If so, what might have been their compelling reason for so unusual informs us that this important book was hidden! No reasons are
a procedure? Nothing short of a Divine command could have given. Rav is quoted to have observed that: l'om' '10 t.l1.l1Z1 0"1),
prompted our ;"m, those saintly "men of truth" to leave out com- "since the day the Book of Genealogies was hidden, 'the strength of
pletely from our annals a period of 165 years and to conect all the wise had been weakened and the light of their eyes dimmed.'''
Is it now too presumptuous to think that this secret book
For methods of Aggadic expwTliJtion:
"':2' l'S' n.., D'", ''10 D-:2~,m n~'i':t "
D-:2D,:t 1:2 Dm:llt "'1 n1'n1ti1 ;, 'Dltl) "
contained the records of all generations and incidents during the
missing 165 years which had to be suppressed in deference to
:t1:l:l1 :t.., ,':u., '1ltn~l' ,,'1 "D'1n:t It'I:21) " Daniel's strict instructions? It would then become quite obvious
"D';ln" ''1'1) "Ji' " why the all-embracing knowledge and the broad vision of our
n-:2 '1';l:l D-7:2l' m,n p'1n n-'1l' " Talmudic sages were somewhat restricted by such a prohibition
~pr l'J 'Don 'm 1O'D) '01(1''1 D"'n :tl'D ,,'1 nTDKn "" '1)1tJ) " which resulted in the lack of an important link in our chronological
.. ,;-,n ":211)". 'Sl' n':2 nul' : ,-ntt:l :In:ll' ,., "0 n":l'lt r:l'p l"lt 1un " II .
.l''''' "" ltDsn ntt ",,., ,It 1\J)It" nD:ln:l "0 l'i"'l' ;m" ,,:21'1 1'2' 'S'lt m, tradilion. .. ," , ' ;"",;.,..; ,
...... l. ~_ I

[188 ] [189 ]

RABBI SIMON SCHWAB Comparative Jewish Chronology

3. We are now faced with two questions: counting, but not the real date. The "real" date would be actually
(a) Suppose such a holy conspiracy had existed all along, 5722 plus 165 years, that is 5887 after the Creation. We would
what would have been its reason? (b) Why should we today be be much closer to the end of the 6th Millennium than we had
allowed to rend apart the veil of obscurity which was drawn in surmised.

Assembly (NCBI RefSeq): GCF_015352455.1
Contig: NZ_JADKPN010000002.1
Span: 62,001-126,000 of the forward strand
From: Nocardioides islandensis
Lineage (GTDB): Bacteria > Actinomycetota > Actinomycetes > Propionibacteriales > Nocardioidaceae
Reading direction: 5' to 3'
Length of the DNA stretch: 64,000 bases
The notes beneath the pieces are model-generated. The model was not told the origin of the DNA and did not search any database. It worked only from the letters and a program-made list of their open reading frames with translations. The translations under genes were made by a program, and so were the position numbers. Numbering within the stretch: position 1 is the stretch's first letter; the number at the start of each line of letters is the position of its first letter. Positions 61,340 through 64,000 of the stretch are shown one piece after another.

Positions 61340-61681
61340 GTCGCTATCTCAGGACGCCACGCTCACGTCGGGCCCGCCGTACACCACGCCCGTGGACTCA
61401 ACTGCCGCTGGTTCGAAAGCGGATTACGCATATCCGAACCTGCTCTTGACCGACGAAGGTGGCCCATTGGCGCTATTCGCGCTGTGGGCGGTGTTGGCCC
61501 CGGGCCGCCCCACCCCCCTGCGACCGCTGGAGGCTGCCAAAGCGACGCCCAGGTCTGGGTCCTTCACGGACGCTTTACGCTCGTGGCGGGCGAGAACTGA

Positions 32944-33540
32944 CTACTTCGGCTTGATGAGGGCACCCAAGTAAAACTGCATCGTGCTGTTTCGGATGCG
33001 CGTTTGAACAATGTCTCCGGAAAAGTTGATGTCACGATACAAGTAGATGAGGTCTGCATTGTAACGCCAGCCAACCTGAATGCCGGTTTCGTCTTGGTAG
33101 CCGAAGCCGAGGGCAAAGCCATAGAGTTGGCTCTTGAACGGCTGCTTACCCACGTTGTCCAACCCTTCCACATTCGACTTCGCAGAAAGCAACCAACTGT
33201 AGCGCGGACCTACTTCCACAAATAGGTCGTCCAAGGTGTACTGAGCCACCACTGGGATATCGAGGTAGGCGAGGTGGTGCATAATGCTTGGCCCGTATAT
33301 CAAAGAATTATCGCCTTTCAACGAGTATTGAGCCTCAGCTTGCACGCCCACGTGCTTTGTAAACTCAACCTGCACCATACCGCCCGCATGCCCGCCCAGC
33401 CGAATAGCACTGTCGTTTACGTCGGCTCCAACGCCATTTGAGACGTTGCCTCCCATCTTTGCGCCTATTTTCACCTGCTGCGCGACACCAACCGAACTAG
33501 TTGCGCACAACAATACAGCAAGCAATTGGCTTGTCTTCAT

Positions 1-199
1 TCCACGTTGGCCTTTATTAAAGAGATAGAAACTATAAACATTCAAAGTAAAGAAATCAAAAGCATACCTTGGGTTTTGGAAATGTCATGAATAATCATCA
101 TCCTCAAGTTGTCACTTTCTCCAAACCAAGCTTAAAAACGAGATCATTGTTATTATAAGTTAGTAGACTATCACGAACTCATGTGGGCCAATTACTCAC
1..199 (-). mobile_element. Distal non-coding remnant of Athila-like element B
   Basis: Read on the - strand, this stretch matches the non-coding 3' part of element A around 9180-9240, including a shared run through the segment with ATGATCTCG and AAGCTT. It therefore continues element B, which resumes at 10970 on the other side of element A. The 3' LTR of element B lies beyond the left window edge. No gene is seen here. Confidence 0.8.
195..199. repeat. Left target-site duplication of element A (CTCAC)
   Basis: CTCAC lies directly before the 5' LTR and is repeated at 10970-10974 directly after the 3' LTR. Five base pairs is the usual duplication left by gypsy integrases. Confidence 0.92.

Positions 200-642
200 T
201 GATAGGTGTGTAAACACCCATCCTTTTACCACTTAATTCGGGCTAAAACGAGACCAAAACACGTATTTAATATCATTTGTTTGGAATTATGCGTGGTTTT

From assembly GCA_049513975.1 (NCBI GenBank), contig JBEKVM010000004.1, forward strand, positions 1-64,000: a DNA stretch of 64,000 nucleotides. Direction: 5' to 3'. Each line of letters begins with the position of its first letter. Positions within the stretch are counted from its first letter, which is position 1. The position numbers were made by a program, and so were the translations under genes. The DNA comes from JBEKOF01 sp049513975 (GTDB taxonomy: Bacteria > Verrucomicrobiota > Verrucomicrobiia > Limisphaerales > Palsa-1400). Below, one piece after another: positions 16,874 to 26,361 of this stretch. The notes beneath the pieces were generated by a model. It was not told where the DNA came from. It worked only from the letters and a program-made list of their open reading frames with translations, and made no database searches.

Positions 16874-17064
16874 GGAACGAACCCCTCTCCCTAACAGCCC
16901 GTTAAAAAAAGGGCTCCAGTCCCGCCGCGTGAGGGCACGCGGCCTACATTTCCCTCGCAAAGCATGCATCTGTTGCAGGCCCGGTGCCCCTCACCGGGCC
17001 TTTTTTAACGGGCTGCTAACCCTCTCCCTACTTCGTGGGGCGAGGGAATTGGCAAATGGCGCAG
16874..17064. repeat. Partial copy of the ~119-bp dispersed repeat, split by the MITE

ancient days, hiding the chronological truth from our people? 4. In the spirit of the aforesaid, a new light is shed on the
We propose the following explanation: strange fact that-soon after Ezra and Nehemia-a new method
In Sanhedrin 97b we find a stem condemnation of all those of counting the years was introduced by our Sages, a method which
who conjecture the messianic date from the last chapter of Daniel. was retained for well over 1200 years by our people. We are re-
These mysteries are to remain Ti:' ny ,y t1'I;),nm C'I;)'I1IO, i.e. "closed ferring to the so called Greek Era. In Seder Olam 30 we are told
and sealed until the time of the End." [Surprisingly there were that "in the exile" we are to write into our documents the date
many of our great commentators who made such fruitless attempts.] according to ND;N m,olV 1'.'11;). The term Minyan Sh'taroth means
Had it not been for the fact that important parts of those prophecies the "Era of Contracts" and refers to the so-called Seleucid era.
have been left out or were purposely obscured, the clues for the This era, also sometimes called C'.'I'" 1'.'11;), began on Rosh Hashanah
messianic date found in Daniel might have yielded the desired 312-11 BCE after the battle of Gaza and the conquest of the Holy
results. This was rendered impossible by hiding certain data and Land by Seleucus Nikator, one of the generals of Alexander the
certain chronological material. Although we do not presume that Great. The Seleucid era was in use until the Middle Ages when the
anyone living today would be capable to caculate anything con- familiar term c;,y nN":I; was introduced, or re-introduced, by the
cerning n'lVl;)j'J nK':I--even after he had been furnished all the latter Gaonim, such as R. Sh'rira (cf. Rambam, H. Gerushin 1:27).
missing facts-we still would not assume the right to unveil a There are numerous Gittin still extant which carry the date according
mystery which was so carefully hidden by our forbears, unless to m,olV 1'.'11;). We can very well understand the bewilderment of a
the mystery had become unveiled all by itself. Not by our doing, 'i:"'1 wondering why a non-Jewish date was admitted into the
but by the archeological discoveries made during the last century sacred documents (Yaddaim 4:8). For indeed n,,~lV 1'.'11;) was not